June 16, 2019

Scottish Judge’s Misplaced Mercy Sends Wrong Signals to Iran

Did anyone doubt that the release of the Lockerbie mass murderer would wreak havoc on the hundreds of bereaved families of the victims of terror? Was there anyone on the planet who couldn’t have foreseen the hero’s welcome this thug received upon his arrival back in Libya? Simon Wiesenthal, a man who lost 89 members of his family during the Holocaust and spent the rest of his life trying to bring Nazi murderers before the bar of justice, spoke on the limited nature of justice when there are massive numbers of victims: “Who could even conceive of a revenge befitting a murderer responsible for the death of hundreds or thousands of innocents?” No, the best we can do, he would add, “is to pursue a measure of symbolic justice — since it is impossible to give each and every victim what they deserve — their own day in court….”

Now a judge in Scotland has robbed the victims of Pan Am Flight 103 of even their meager measure of justice. But this judge’s false compassion release has a real geopolitical price tag. It took four presidents and two decades to bring Muammar Qaddafi to heal. The Libyan strongman gave up his attempt to acquire nukes, accepted responsibility for the Lockerbie bombing and financially compensated the Pan Am Flight 103 families. Yet he remains a serial human rights violator both at home and abroad, trying Bulgarian nurses on trumped-up charges of spreading HIV and supporting suicide bombings against Israel. And despite the British-led, oil-based extreme makeover, the Libyan regime never changed at all.

Proof: Protests from the West did not strike fear into the heart of Qaddafi’s supporters, whose response to the U.S. request for the terrorist to be quietly deposited at home was the boisterous celebration on the tarmac. As Qaddafi gets ready to come to pitch his tent in New Jersey, he deserves not a warm reception but an international cold shoulder at the United Nations.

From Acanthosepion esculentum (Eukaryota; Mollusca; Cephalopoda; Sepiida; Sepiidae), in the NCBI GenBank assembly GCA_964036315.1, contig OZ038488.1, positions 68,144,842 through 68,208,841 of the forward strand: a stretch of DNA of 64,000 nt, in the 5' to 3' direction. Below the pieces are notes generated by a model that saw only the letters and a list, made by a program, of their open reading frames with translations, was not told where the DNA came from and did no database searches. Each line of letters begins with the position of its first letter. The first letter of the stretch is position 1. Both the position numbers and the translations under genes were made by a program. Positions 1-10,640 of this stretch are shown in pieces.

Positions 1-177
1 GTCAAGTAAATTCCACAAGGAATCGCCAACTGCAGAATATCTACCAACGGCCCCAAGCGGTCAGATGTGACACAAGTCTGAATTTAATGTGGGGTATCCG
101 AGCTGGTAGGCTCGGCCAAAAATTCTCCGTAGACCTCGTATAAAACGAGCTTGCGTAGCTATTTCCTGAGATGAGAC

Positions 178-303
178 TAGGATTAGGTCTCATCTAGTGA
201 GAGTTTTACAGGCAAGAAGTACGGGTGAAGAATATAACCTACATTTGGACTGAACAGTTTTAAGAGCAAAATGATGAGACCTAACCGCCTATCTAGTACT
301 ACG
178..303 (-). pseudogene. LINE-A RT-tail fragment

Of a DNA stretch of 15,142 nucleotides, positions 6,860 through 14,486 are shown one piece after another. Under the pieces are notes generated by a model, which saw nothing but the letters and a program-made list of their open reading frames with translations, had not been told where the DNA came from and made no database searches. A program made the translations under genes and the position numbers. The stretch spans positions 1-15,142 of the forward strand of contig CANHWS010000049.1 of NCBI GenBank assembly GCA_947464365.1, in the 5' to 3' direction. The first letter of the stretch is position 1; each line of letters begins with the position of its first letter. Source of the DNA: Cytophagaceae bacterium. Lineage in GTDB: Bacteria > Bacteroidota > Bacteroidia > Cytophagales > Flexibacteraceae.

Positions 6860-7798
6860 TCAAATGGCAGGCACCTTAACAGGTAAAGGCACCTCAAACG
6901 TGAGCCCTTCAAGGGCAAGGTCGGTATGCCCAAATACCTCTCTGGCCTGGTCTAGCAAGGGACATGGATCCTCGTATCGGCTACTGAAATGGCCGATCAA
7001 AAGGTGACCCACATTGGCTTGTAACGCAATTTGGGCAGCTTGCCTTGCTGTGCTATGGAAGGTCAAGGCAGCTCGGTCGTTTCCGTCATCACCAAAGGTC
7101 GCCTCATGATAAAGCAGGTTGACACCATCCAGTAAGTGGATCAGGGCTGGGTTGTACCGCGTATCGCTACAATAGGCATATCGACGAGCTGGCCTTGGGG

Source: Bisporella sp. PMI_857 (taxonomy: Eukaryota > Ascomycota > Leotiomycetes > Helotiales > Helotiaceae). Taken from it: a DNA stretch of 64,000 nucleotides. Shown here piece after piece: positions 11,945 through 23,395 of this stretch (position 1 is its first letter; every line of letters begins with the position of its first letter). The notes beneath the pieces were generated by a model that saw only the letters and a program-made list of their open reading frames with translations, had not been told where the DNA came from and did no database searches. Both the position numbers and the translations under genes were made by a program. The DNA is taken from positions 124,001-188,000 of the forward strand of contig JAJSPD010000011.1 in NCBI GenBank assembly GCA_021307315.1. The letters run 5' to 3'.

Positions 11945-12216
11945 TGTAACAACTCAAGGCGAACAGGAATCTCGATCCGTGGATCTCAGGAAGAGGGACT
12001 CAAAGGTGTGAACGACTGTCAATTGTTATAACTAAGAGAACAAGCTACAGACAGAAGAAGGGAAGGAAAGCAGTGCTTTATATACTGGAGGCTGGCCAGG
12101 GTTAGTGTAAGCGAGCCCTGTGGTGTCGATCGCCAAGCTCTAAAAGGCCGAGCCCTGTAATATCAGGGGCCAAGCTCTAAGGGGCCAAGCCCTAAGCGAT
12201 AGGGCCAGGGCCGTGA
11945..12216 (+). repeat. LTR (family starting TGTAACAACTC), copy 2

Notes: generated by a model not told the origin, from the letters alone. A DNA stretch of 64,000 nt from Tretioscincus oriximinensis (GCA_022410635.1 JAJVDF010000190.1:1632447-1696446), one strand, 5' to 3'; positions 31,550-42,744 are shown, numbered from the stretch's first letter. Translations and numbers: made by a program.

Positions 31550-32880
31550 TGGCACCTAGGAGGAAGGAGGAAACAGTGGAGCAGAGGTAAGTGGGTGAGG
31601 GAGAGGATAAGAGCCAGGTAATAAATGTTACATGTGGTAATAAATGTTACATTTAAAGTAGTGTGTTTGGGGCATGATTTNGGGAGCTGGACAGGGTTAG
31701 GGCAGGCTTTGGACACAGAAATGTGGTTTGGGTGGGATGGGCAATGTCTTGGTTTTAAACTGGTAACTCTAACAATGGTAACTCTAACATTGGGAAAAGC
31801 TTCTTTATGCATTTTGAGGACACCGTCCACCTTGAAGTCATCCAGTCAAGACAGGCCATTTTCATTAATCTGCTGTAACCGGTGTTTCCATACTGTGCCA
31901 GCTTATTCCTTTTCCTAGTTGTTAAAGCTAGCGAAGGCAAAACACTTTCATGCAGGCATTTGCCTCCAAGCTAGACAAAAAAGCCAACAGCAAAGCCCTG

Meanwhile the mullahs in Tehran are upping the ante. They know that President Obama has made dialogue the cornerstone of his administration’s foreign policy, and that he urgently seeks direct talks with Iran to stop its nuclearization. But at what price? The United States did nothing to stand with the people of Iran during the Twitter Revolution. Instead, it signaled to Ahmadinejad that Washington accepted his bogus re-election, even as goons beat people in the street and disappeared them into prisons — some later released in caskets. And then there was Washington’s stony silence when Stalin-style show trials were satellite broadcast around the globe.

And now — as Americans await word on whether the Iranian president will again come to the U.N. General Assembly annual meeting next month — comes the latest bombshell from Ahmadinejad: His new, hand-picked defense minister is none other than General Ahmad Vahidi, who’s currently facing arrest, if Interpol can get its hands on him, for orchestrating the 1994 Buenos Aires Jewish community center suicide bombing attack that killed 85. Without question, this mass murderer will make an early trip on the Tehran-to-Caracas shuttle to deliver the latest instruments of terror and subversion to Hugo Chavez and his anti-American allies. Will the United States take the lead with Argentina at the Organization of American States (OAS) to seek this rogue general’s immediate arrest? Or will the mirage of substantive talks render the administration paralyzed yet again?

Speaking of testing our resolve, let’s not forget the North Korea regime that has played six presidents like a fiddle. While Americans were understandably relieved at Bill Clinton’s unorthodox diplomatic coup when he successfully returned from Pyongyang with two female captives, there was no excuse for the media hype bestowed upon Kim Jong Il for releasing from his prison gulag the innocent women he cynically took hostage in the first place.

So what’s a president to do? President Obama correctly called the Lockerbie outrage “a mistake.” But he should have taken a page out of Harry Truman’s game book. Obama has every right to “give hell” to domestic opponents of his health care reform — but the world needs to hear the same passion when the president is challenged by enemies of freedom abroad.

Thousands of years ago, the Talmud recorded these words: “One who is merciful to those who are heartless will end up being heartless to those who are merciful.” The Scottish court must have missed that reading assignment. But those ancient words offer sound advice to an American president seeking traction on 21st-century human rights.

Traditionally, Americans rely on our president to set the substance and tone of U.S. foreign policy. Most voted for Barack Obama precisely because they were convinced he was committed to engagement and dialogue. But those diplomatic skills must serve as means to a higher end. For if engagement alone is the goal, then we fail to advance our nation’s interests and instead end up bestowing legitimacy on tyranny.

Rabbi Abraham Cooper is associate dean of the Simon Wiesenthal Center. Harold Brackman, a historian, is a consultant to the Simon Wiesenthal Center.